FIG. 2 illustrates, in greater detail, statistical voiced detector 103. For each frame of speech, a set of classifiers also referred to as a vector of classifiers is received via path 106 from classifier generator 101. Silence detector 201 is responsive to these classifiers to determine whether or not speech is present in the present frame. If speech is present, detector 201 transmits a signal via path 210. If no speech (silence) is present in the frame, then only subtractor 207 and U/V determinator 205 are operational for that particular frame. Whether speech is present or not, the unvoiced/voiced decision is made for every frame by determinator 205.
In response to the signal from detector 201, classifier averager 202 maintains an average of the individual classifiers received via path 106 by averaging in the classifiers for the present frame with the classifiers for previous frames. If speech (non-silence) is present in the frame, silence detector 201 signals statistical calculator 203, generator 206, and averager 202 via path 210.
Statistical calculator 203 calculates statistical distributions for voiced and unvoiced frames. In particular, calculator 203 is responsive to the signal received via path 210 to calculate the overall probability that any frame is unvoiced and the probability that any frame is voiced.
In addition, statistical calculator 203 calculates the statistical value that each classifier would have if the frame was unvoiced and the statistical value that each classifier would have if the frame was voiced. Further, calculator 203 calculates the covariance matrix of the classifiers. Advantageously, that statistical value may be the mean. The calculations performed by calculator 203 are not only based on the present frame but on previous frames as well. Statistical calculator 203 performs these calculations not only on the basis of the classifiers received for the present frame via path 106 and the average of the classifiers received path 211 but also on the basis of the weight for each classifier and a threshold value defining whether a frame is unvoiced or voiced received via path 213 from weights calculator 204.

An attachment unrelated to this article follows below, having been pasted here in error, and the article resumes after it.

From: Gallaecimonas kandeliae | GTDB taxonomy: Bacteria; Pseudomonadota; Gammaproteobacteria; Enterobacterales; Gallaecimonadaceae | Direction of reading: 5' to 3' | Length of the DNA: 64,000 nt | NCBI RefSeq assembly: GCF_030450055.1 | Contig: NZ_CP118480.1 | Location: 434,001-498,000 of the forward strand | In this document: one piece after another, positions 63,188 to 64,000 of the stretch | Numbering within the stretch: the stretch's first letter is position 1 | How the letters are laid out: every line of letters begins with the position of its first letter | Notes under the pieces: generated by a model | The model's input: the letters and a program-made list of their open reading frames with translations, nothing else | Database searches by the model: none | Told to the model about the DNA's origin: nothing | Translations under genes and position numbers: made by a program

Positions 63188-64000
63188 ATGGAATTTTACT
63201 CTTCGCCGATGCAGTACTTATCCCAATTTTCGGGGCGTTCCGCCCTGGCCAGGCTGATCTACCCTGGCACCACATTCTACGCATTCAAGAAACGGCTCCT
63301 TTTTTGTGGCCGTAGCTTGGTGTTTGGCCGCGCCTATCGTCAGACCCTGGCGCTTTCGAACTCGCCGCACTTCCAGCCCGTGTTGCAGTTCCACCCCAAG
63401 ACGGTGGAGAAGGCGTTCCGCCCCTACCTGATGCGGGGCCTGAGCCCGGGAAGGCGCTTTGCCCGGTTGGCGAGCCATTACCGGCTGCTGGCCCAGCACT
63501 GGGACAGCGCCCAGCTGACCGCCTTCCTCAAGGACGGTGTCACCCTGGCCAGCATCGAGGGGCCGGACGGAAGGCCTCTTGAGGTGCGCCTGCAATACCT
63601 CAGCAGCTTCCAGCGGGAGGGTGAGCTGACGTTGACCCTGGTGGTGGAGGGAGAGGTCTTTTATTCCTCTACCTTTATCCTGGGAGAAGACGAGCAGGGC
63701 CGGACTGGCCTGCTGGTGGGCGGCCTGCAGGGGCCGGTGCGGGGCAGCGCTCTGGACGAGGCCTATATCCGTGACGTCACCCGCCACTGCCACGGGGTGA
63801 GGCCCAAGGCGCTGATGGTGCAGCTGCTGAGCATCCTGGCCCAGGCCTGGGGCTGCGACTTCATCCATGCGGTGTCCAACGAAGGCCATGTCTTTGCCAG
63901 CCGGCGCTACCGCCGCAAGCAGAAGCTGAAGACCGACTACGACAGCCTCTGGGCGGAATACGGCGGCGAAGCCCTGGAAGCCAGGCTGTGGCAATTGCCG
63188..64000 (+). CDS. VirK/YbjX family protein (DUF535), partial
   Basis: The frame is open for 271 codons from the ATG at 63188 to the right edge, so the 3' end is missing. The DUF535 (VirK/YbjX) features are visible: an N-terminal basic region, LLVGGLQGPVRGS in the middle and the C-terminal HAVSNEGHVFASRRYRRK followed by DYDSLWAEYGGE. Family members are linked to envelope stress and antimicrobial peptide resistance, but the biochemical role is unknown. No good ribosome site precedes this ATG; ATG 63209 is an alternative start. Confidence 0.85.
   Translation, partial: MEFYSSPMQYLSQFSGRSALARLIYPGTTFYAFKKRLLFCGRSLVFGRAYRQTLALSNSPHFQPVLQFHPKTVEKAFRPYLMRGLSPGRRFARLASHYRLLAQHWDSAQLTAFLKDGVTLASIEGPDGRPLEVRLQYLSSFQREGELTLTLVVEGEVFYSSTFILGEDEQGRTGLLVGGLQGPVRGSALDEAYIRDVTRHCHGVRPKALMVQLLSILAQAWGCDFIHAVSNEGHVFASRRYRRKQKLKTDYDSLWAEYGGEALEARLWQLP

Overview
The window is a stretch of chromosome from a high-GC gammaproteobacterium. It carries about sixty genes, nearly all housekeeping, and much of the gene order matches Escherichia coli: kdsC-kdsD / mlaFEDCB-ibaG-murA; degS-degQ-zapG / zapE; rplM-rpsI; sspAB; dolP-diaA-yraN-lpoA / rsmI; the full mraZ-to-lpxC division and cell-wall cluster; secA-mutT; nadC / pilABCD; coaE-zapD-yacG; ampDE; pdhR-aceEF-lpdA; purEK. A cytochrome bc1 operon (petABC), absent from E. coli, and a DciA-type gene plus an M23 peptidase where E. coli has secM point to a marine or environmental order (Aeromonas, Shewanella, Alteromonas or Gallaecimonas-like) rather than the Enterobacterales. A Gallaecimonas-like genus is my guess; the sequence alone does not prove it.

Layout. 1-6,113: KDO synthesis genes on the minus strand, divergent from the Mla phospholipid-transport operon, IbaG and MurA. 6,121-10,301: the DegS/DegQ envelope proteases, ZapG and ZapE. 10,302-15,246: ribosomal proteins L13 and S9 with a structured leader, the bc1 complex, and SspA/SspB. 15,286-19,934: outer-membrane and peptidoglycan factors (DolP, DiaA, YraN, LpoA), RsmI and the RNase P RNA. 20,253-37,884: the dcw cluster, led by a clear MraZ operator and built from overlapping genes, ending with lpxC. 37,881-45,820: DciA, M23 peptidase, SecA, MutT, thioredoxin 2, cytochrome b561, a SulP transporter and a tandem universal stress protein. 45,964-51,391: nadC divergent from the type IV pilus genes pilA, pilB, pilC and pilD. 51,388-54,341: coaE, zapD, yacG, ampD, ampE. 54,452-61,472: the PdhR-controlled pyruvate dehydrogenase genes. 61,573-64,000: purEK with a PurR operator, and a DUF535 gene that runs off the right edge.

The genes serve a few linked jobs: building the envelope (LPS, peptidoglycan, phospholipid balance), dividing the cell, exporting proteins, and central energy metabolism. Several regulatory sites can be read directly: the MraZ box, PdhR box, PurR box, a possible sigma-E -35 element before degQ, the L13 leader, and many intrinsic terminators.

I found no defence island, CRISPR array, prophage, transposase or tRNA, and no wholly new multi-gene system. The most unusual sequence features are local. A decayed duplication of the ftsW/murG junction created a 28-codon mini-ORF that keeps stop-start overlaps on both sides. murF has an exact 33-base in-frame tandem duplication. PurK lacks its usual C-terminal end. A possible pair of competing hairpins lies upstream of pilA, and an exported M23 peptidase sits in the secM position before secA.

Weights calculator 204 is responsive to the probabilities, covariance matrix and statistical values of the classifiers for the present frame as generated by calculator 203 and received via path 212 to recalculate the values used as weight vector a, for each of the classifiers and the threshold value b, for the present frame Then, these new values of a and b are transmitted back to statistical calculator 203 via path 213.
Also, weights calculator 204 transmits the weights and the statistical values for the classifiers in both the unvoiced and voiced regions via path 214, determinator 205, and path 208 to generator 206. The latter generator is responsive to this information to calculate the distance measure which is subsequently transmitted via path 109 to comparator 104 as illustrated in FIG. 1.
U/V determinator 205 is responsive to the information transmitted via paths 214 and 215 to determine whether or not the frame is unvoiced or voiced and to transmit this decision via path 110 to multiplexer 105 of FIG. 1.
Consider now in greater detail the operation of each block illustrated in FIG. 2 which is now given in terms of vector and matrix mathematics. Averager 202, statistical calculator 203, and weights calculator 204 implement an improved EM algorithm similar to that suggested in the article by N. E. Day entitled "Estimating the Components of a Mixture of Normal Distributions", Biometrika, Vol. 56, no. 3, pp. 463-474, 1969. Utilizing the concept of a decaying average, classifier averager 202 calculates the average for the classifiers for the present and previous frames by calculating following equations 1, 2, and 3:
n=n+1 if n<2000 (1) (1)
Xn =(1-z) Xn -1+zxn (3)
xn is a vector representing the classifiers for the present frame, and n is the number of frames that have been processed up to 2000. z represents the decaying average coefficient, and Xn represents the average of the classifiers over the present and past frames. Statistical calculator 203 is responsive to receipt of the z, xn and Xn information to calculate the covariance matrix, T, by first calculating the matrix of sums of squares and products, Qn, as follows: